USB external Hard disk - May be LVM
fc-cornette at insight.rr.com
Tue Mar 22 03:33:51 UTC 2005
Antonio Montagnani wrote:
> Jim Cornette ha scritto/wrote il giorno/on 20/03/2005 11:13:
> Tnx Jim
> As now it is too late to start this task, let me resume what I am aiming
> to and what is my experience...
> 1) I am trying to set up a Fedora on an external USB hard disk
> 2) I do want that the system will start Fedora immediately if the
> external disk is connected (otherwise Windows should run)
> During installation I decided not to install Grub as my goal is to have
> a system booting Linux when the external HD i sconnected otherwise
> Windows must be started. No choices to the user....and I want to be
> connect to any system (mainly laptops) and use Linux
I toyed around a bit with an Industrial computer that was capable of
booting from USB hard drives,usb-cdroms or usb-floppies once and the
installation booted up to a point. I think the installation was RHL 7.3
and used devicenames vs labels. It kernel panicked, but at least it
started to boot.
For your attempted setup, if BIOS supports usb booting devices, you
might choose the usb-hard-drive as the booting device before the hard
drive. In theory and with my limited success with booting from a usb
hard drive, it *might* work.
I believe with labels (new default) instead of device names, grub should
start from the boot loader in the MBR of the USB hard disk. The labels
should allow every partition to find its mountpoint. If you cannot set
your boot device order in BIOS, it would be a tough thing to get to
work. I believe you would still have to run the line included in your
reply below for the usb modules to be available for when the kernel
loads and assumes control of the USB-HD.
> Therefore I installed Fedora on this HD issuing the command:
> Linux expert noacpi
> When I rebooted the system, of course it didn't boot (USB booting is
> I tried to follow instructions at www.simonf.com/usb but I got lost.
> When I issued the command
> mkinitrd --preload=ehci-hcd --preload=usb-storage --preload=scsi_mod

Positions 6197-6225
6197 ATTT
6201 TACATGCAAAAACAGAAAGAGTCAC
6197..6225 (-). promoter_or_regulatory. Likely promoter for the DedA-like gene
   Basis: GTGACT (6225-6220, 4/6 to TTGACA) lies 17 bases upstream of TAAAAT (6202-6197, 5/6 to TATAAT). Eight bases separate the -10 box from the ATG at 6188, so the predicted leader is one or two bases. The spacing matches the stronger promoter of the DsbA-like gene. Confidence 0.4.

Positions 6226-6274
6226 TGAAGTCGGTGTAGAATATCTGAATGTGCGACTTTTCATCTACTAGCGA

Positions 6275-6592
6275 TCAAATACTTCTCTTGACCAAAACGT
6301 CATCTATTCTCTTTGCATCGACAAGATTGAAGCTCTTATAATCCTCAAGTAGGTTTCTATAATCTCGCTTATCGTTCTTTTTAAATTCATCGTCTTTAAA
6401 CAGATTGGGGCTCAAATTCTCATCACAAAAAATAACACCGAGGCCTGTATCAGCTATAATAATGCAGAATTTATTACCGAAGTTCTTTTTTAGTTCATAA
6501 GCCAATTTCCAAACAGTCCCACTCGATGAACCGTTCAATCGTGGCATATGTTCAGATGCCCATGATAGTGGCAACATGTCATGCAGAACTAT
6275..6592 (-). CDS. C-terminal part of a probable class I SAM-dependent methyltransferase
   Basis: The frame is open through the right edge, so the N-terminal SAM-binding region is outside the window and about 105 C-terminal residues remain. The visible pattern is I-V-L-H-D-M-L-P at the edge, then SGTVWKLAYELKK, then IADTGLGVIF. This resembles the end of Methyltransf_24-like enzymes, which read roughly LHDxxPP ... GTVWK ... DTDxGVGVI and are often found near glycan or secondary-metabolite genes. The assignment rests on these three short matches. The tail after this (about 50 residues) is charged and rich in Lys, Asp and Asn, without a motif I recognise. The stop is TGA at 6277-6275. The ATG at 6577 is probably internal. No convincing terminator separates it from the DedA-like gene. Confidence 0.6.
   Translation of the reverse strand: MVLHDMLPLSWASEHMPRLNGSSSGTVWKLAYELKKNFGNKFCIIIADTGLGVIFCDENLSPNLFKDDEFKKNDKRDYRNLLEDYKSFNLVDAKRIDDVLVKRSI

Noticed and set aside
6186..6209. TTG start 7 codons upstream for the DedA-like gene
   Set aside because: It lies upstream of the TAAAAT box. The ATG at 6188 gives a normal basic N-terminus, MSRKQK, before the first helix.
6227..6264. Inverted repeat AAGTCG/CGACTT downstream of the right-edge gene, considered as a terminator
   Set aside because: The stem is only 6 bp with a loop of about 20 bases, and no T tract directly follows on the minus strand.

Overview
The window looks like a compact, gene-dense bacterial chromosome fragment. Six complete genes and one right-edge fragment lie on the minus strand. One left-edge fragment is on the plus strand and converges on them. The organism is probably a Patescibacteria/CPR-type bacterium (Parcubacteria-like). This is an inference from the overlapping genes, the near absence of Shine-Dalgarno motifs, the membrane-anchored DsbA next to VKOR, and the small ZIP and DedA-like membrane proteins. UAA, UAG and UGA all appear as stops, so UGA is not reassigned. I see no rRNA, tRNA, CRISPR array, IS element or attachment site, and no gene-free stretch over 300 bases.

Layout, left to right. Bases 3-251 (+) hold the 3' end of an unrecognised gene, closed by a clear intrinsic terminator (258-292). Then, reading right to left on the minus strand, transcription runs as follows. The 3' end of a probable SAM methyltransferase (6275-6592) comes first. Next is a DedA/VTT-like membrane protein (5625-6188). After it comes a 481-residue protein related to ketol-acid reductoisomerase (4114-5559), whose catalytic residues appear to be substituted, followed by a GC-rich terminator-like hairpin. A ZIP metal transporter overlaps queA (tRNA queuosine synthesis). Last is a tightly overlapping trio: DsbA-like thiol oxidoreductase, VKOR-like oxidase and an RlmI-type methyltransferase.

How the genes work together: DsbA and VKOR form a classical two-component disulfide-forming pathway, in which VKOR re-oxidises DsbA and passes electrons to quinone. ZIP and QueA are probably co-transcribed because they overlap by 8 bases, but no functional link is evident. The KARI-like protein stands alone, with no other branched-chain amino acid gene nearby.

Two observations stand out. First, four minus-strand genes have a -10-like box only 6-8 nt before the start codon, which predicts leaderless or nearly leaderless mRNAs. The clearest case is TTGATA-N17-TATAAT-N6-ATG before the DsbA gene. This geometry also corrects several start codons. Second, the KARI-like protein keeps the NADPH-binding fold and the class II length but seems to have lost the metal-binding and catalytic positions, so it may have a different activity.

> --preload=sd_mod /boot/usbinitrd.img 2.6.9-1.667
I can see somewhat what they are attempting. I didn't try to get these
usb related modules to be included in the kernel.
I asked on another list why this option was not available during
instalations before. I believe erratic operation or other reliability
issues were given as the reasons for the method not to be ofered during
> But the system didn't boot !!!
> So I decided to check what was in the /boot directory and I didn't find
> the usbinitrd.img file.
Try unmounting the /boot partition and see if the intird is in the
directory used as a mounting point for the boot partition. If the boot
partition was not mounted when you ran mkintird, it would be in the
/boot directory when the /boot partition is not mounted. I found that in
rescue mode a few times, the boot partition was not mounted when I
chrooted to /mnt/sysimage. I believe I ran rpm to install a kernel on a
usb drive that I could only get functional when chrooting from a usb
drive and the kernel was installed in the boot directory when the /boot
partition was not mounted. (I didn't think to check if /boot was mounted.)
> I suppose that I will have to issue the modified command mkinitrd.
> At this point I realized that I couldn't see other directories..
This happened to me for the disk that I referred to. I tried googling
for the references to mount an lvm with little luck. I then checked a
webmail account of mine and found the mail describing how to mount an
lvm. (initialize, then make mountable)
> What is your suggestion?? to play a fresh installation with standard
> partitions (how do you manage them???) or making them active following
> your instructions?
I wouldn't trust my earlier directions to get a system active. It was
luck that it worked well enough to get at my data. I believe that
dev-mapper (Not sure of spelling or actual functions for this. But I
realize it controls the lvms in some way.)
You must realize that the computer has it in for you. The irrefutable
proof of this is that the computer always does what you tell it to do.
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